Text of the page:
There’s an old adage that when you repeat a lie enough, it becomes the truth. Psychologists call the illusory truth effect. BBC Future digs into how it works, why it works and why it doesn’t.
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As humans, we tend to believe things that are plausible, which means when someone makes a ridiculous statement with no scientific backing but it feels like the statement could be true, we tend to believe it. The more that statement is repeated, the more believable it sounds. Unless, of course, we bother to actually research a statement.
If you have prior knowledge of a subject, say, you’ve been studying greenhouse gas emissions for 30 years, someone just repeating that climate change isn’t real won’t have an effect on you. When you’re armed with knowledge, you can fight against the illusory truth effect. Still, repetition might make a statement feel true, but it can’t override knowledge that we have to the contrary. This doesn’t mean that the illusory truth effect doesn’t effect everyone, because you’re probably not an expert in everything. Here’s BBC Future:
If every time you heard something you assessed it against everything you already knew, you’d still be thinking about breakfast at supper-time. Because we need to make quick judgements, we adopt shortcuts — heuristics which are right more often than wrong. Relying on how often you’ve heard something to judge how truthful something feels is just one strategy. Any universe where truth gets repeated more often than lies, even if only 51% vs 49% will be one where this is a quick and dirty rule for judging facts.
Which is all to say that while you can’t convince an expert that their knowledge is wrong, everyone else out there is still ripe for manipulation. Here’s BBC Future on fighting against this:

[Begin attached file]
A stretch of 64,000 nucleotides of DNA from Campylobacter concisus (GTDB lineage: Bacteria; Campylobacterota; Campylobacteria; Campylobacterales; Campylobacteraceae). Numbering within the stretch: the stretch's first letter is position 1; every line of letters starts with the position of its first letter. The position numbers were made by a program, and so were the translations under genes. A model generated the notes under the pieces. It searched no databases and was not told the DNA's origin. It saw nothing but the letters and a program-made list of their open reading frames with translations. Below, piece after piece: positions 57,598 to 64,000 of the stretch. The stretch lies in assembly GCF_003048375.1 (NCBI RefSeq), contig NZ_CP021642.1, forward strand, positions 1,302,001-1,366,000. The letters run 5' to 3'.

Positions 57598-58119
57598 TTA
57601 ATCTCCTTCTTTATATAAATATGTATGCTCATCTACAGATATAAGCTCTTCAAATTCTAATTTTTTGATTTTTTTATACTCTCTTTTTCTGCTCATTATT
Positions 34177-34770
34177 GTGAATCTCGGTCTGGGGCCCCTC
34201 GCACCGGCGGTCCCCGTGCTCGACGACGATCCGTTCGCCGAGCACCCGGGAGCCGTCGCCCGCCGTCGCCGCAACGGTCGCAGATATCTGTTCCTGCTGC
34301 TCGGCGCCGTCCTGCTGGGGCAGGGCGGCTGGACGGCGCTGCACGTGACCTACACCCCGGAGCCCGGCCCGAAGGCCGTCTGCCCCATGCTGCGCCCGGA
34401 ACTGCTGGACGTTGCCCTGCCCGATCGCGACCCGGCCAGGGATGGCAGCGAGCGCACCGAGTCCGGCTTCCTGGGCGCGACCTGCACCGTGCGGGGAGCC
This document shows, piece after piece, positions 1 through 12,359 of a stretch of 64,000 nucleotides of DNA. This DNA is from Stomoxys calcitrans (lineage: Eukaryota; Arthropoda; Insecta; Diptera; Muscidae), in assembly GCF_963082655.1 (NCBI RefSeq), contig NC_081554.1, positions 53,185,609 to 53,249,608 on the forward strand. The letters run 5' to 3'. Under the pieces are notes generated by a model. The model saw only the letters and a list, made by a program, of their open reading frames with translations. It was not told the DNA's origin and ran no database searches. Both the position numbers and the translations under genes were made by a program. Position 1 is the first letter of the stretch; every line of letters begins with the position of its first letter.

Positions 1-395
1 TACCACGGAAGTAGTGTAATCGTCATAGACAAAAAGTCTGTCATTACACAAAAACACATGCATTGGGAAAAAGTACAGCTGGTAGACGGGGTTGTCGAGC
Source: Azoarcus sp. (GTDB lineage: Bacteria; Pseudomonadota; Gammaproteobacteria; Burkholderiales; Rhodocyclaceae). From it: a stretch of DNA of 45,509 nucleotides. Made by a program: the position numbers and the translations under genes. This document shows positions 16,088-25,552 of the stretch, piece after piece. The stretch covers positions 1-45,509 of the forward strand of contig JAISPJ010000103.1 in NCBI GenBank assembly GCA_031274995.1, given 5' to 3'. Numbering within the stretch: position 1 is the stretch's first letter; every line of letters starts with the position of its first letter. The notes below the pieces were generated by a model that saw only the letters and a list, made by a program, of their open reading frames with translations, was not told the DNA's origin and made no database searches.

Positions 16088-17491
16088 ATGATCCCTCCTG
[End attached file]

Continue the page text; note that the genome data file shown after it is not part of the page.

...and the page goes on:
If repetition was the only thing that influenced what we believed we’d be in trouble, but it isn’t. We can all bring to bear more extensive powers of reasoning, but we need to recognise they are a limited resource. Our minds are prey to the illusion of truth effect because our instinct is to use short-cuts in judging how plausible something is. Often this works. Sometimes it is misleading.
Once we know about the effect we can guard against it. Part of this is double-checking why we believe what we do — if something sounds plausible is it because it really is true, or have we just been told that repeatedly? This is why scholars are so mad about providing references – so we can track the origin on any claim, rather than having to take it on faith.
In short, a person’s BS detector will eventually run out of batteries. Keep at it and eventually you can convince people of all kinds of things. This doesn’t even need to be all that nefarious. It can just be something stupid. Like, if you repeat over and over again that The Core is a good movie to anyone who will listen, eventually people will believe you, because they have probably never seen it and don’t have any knowledge to the contrary.
How liars create the ‘illusion of truth’ [BBC Future]
This post is part of our Evil Week series at Lifehacker, where we look at the dark side of getting things done. Sometimes evil is justified, and other times, knowing evil means knowing how to beat it. Want more? Check out our evil week tag page.